• a bay leaf
  • 300g carnaroli rice
  • 1.5 litres chicken stock
  • 50g Parmesan, grated
  • 50g butter
  • 2 tbsp chopped basil
  • 2 tbsp chopped flat-leaf parsley

Heat a large casserole dish on a high heat and add the clams. Throw in half the wine, cover with a lid, and cook for 2 minutes or until the clams open. Drain and set aside, reserving the liquor. Remove the clams from their shells when cool enough to handle.

Heat the olive oil in a medium saucepan, add the onion and garlic and sweat for 5 minutes, until translucent. Add the chorizo and bay leaf and cook for a few minutes. Add the rice and toast for a couple of minutes, then add the rest of the wine and turn up the heat to evaporate.

Add the reserved cooking liquor, then start adding the chicken stock a ladle at a time, stirring. Add another ladle only when the previous ladle of stock has been absorbed. Continue until the rice is almost cooked, about 15-20 minutes.

Remove the pan from the heat and beat in the Parmesan, butter and herbs. Add the clams and stir to heat through. Taste and season with salt if needed, then serve.

(Original recipe from The Skills by Monica Galetti, Quadrille, 2016.)

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Broad Beans, Peas, Chorizo & Mint

If you are yet to be convinced of the merits of frozen broad beans then surely this will convert you. A dish sure to become a regular feature in our kitchen as we can think of loads of mains to pair it with. Slipping the skins off the beans is a bit of a fiddle but definitely worth it and not the worst kitchen job – that would be cleaning mussels or mushrooms.

Peas, broad beans & chorizo with mint – serves 4 to 6

  • 250g frozen peas
  • 250g frozen baby broad beans
  • 2 tbsp olive oil
  • 150g chorizo sausage, cut into small chunks
  • a good squeeze of lemon juice
  • leaves from 5 sprigs of mint

Cook the peas and beans in separate pans of boiling salted water until tender, then drain and remove the skins from the broad beans.

Heat the oil in a frying pan and fry the chorizo until golden. Add the peas and beans and heat through. Season, add the lemon juice and mint, then serve.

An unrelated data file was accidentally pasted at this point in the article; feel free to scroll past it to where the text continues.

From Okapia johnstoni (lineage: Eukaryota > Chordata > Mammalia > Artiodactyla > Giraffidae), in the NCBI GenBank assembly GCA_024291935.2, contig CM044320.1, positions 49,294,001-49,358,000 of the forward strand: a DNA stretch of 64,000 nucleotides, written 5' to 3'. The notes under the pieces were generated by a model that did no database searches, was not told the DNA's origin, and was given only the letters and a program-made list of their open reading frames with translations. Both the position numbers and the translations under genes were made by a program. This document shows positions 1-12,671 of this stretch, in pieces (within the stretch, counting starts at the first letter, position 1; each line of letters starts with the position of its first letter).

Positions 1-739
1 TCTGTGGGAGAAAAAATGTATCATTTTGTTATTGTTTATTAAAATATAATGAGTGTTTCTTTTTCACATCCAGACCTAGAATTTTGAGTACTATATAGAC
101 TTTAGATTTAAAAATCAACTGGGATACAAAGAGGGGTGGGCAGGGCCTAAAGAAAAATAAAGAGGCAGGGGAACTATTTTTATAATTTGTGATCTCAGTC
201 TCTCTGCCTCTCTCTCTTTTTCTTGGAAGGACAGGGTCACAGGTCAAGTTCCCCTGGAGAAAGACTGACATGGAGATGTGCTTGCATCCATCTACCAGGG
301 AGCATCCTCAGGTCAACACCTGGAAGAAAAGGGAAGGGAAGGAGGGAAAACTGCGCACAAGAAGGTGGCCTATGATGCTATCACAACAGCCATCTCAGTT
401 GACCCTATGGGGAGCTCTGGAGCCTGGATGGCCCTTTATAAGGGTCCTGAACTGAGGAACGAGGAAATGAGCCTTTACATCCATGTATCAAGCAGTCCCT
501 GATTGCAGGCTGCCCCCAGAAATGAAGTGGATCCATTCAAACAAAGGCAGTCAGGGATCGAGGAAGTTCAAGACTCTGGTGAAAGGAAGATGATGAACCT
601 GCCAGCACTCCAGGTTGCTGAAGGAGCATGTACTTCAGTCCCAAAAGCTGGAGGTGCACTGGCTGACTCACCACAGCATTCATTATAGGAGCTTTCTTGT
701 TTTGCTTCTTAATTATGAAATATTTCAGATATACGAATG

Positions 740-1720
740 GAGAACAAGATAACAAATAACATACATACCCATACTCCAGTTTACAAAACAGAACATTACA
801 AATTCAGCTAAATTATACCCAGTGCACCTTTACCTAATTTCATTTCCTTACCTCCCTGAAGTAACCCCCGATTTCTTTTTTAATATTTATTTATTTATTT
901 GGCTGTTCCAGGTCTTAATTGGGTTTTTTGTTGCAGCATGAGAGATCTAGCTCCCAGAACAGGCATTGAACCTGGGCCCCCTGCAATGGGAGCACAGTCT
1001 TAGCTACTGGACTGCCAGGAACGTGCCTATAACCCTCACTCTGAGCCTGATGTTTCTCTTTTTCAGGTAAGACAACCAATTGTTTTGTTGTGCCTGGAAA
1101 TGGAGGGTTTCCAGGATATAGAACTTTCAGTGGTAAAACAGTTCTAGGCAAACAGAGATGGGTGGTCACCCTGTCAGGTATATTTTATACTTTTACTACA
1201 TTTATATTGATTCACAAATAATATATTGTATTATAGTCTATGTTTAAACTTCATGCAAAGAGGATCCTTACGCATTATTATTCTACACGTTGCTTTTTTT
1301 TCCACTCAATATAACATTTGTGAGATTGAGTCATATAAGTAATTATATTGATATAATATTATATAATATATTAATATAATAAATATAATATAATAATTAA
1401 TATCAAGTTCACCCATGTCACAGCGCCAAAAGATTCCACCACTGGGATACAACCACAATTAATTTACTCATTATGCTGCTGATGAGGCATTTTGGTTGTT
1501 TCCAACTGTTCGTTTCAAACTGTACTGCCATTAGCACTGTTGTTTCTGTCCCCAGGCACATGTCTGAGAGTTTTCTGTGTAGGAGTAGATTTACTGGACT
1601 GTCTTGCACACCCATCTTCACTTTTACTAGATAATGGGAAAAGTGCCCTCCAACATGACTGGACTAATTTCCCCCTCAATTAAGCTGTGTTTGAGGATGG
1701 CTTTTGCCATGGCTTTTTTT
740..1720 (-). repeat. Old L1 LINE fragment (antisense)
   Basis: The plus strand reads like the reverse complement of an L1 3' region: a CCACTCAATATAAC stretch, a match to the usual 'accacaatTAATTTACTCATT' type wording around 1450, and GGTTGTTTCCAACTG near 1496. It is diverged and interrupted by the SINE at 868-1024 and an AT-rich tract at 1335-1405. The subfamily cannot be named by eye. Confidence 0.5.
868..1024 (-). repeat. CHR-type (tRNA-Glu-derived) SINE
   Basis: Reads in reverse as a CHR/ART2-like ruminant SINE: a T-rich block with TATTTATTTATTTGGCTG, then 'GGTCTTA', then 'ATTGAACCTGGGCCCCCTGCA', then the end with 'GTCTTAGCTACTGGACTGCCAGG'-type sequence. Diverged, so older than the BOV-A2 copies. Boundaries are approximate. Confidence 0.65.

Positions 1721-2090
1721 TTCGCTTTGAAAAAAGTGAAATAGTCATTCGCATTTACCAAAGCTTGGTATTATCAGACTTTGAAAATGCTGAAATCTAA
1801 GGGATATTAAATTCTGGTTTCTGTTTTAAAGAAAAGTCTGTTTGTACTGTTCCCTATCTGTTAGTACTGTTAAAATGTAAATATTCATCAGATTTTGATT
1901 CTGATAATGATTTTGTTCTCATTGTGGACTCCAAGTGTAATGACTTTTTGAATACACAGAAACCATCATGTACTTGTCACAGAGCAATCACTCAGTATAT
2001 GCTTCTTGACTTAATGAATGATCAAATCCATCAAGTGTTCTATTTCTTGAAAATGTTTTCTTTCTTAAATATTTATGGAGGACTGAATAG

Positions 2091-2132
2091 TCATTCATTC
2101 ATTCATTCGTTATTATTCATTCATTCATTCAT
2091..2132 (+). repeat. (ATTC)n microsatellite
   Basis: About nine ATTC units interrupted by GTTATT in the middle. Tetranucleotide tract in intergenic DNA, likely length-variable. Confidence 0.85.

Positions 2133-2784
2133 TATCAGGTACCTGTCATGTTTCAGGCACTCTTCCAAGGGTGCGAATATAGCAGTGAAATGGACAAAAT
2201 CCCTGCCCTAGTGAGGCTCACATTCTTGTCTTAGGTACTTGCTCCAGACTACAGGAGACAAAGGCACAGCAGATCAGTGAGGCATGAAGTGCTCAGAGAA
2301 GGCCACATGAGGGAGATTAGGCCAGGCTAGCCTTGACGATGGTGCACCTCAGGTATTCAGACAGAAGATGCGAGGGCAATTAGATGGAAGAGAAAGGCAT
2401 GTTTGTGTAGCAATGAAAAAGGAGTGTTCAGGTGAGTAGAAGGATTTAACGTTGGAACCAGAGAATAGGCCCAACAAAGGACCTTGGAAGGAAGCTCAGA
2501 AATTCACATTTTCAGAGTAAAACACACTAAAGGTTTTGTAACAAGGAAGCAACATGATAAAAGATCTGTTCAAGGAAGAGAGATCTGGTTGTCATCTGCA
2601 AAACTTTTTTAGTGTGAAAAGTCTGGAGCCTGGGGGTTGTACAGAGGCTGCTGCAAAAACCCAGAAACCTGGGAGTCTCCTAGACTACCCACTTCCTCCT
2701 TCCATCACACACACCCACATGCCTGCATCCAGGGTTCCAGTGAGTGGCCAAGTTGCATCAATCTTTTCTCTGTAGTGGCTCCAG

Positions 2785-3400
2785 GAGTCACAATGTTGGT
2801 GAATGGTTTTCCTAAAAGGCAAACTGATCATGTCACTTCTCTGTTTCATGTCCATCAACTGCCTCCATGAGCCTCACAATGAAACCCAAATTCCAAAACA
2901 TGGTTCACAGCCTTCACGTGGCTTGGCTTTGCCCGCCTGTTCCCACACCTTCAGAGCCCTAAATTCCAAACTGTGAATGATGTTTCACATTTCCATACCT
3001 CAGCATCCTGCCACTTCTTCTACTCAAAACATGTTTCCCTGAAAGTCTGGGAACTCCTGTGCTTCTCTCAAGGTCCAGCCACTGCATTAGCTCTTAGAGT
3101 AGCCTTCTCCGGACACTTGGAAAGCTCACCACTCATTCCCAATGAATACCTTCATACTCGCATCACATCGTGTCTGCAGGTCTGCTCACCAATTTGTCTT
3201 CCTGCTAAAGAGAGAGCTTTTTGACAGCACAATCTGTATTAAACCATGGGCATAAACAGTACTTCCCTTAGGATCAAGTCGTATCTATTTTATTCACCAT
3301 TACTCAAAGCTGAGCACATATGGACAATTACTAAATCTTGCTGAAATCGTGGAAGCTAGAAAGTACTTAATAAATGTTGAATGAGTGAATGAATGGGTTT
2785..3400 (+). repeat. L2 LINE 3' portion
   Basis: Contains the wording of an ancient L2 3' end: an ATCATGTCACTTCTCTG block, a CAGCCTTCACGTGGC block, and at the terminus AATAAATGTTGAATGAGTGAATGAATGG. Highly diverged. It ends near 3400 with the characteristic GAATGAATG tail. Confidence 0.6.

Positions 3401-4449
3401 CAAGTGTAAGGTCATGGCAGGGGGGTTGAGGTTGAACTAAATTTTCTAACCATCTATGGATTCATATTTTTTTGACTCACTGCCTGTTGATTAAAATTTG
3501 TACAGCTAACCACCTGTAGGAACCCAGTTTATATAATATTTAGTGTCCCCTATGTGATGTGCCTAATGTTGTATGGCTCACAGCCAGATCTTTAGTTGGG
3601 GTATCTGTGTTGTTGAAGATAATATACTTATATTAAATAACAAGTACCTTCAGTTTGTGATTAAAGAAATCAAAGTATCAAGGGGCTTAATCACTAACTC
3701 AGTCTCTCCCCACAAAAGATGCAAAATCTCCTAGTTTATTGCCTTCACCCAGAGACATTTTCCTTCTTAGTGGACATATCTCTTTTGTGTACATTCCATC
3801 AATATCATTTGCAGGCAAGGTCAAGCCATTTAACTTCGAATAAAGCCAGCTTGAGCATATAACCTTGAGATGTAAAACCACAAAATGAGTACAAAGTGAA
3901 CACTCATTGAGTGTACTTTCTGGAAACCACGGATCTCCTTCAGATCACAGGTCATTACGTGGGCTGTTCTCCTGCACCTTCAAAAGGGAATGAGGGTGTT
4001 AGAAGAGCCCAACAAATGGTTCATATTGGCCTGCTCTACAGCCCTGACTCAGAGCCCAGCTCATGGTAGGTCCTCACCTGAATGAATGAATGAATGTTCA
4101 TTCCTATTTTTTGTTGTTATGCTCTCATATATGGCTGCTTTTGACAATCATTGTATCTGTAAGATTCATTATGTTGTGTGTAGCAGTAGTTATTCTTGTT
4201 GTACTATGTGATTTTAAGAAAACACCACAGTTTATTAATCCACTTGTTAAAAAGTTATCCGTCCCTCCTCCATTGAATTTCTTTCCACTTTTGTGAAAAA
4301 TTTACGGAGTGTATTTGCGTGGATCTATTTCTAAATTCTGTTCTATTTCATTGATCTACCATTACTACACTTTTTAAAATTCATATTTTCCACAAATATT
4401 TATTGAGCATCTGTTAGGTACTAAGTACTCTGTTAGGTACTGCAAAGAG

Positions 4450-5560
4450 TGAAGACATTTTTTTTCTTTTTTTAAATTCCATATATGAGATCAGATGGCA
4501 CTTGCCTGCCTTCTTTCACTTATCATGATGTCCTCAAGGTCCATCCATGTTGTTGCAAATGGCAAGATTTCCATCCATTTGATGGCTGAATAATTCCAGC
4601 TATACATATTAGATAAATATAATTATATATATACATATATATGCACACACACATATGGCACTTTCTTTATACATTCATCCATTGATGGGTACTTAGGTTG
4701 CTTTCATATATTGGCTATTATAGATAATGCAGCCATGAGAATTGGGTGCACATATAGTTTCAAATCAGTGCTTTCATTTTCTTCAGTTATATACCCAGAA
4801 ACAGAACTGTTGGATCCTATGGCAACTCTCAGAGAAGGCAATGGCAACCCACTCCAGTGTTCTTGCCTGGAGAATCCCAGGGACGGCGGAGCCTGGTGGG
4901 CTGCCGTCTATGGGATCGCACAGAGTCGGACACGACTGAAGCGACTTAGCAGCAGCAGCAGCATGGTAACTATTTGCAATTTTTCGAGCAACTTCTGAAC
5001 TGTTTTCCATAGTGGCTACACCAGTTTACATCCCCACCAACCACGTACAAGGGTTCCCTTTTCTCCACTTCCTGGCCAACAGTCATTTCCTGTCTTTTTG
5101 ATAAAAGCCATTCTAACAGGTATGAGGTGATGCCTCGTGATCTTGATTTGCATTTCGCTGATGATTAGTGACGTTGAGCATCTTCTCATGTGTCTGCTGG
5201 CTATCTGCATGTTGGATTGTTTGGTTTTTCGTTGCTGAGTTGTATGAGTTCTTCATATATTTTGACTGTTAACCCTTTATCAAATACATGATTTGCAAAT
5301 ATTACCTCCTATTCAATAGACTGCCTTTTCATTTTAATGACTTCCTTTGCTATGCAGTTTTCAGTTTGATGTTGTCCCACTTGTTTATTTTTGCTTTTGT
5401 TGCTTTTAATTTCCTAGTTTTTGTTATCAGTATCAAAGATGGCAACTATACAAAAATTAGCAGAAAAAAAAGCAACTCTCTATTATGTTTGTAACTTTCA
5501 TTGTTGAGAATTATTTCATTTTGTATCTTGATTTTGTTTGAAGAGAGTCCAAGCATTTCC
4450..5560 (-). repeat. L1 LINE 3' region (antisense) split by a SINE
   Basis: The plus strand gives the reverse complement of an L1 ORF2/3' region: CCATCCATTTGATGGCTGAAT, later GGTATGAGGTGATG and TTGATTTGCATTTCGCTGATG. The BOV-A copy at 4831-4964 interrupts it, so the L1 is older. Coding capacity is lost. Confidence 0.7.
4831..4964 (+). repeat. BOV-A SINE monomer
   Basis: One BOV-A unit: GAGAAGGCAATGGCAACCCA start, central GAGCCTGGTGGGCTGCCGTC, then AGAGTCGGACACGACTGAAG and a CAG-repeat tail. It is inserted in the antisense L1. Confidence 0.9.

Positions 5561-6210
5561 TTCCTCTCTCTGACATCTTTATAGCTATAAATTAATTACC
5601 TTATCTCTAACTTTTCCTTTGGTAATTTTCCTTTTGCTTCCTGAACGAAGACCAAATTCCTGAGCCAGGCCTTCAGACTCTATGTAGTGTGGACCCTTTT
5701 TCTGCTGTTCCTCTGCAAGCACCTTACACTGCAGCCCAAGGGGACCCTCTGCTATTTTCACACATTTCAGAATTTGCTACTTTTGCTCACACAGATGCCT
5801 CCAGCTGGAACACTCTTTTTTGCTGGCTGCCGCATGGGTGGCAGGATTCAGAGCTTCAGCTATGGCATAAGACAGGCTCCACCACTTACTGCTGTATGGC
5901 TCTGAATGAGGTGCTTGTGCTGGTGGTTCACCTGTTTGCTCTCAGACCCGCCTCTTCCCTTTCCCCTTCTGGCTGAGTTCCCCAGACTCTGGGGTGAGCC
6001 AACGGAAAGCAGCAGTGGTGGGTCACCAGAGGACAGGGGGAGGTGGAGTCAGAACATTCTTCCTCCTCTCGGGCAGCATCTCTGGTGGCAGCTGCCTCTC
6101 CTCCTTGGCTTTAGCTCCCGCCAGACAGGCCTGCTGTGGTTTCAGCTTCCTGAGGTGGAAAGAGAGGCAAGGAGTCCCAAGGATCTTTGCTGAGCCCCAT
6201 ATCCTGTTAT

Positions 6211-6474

(Original recipe from Food from Plenty by Diana Henry, Mitchell Beazley, 2010.)

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Smoky Chorizo Salmon

It’s still cold but there’s a bit of sunshine and promise of warm spring days to come. We can’t wait for the spring veg to start but this bright dish is not a bad compromise.

Wine Suggestion: in the mood for Spring we chose the Chateau Vignelaure, La Source Rosé which we often find a good match for salmon and it came through yet again. Vibrant, fresh fruit and a long dry finish.

Smoky Chorizo Salmon – serves 2

  • 2 x 150g salmon fillets, skin on
  • 300g cherry tomatoes, halved
  • 4 sprigs fresh basil
  • 1 tbsp red wine vinegar
  • 8 black olives, remove stones and finely chop
  • 30g chorizo, finely sliced

Put the salmon in a large cold non-stick frying pan with the flesh side down. Put over a medium-high heat and cook for about 3 minutes or until it is sizzling underneath. Flip the salmon over on to the skin side and continue to cook for about 5 minutes or until the skin is very crispy and the fish is just cooked through.

Meanwhile, tear up most of the basil leaves and mix with the cherry tomatoes, the red wine vinegar and a pinch of salt and pepper. Mix the chopped olives with 1 tsp of extra virgin olive oil and a splash of water.

Add the chorizo to the pan with the salmon for the last 2 minutes, then add the tomatoes for 30 seconds. Divide the tomatoes between two plates and top with the salmon, then spoon over the olive dressing and the rest of the basil leaves.

(Original recipe from 5 Ingredients by Jamie Oliver, Michael Joseph, 2017.)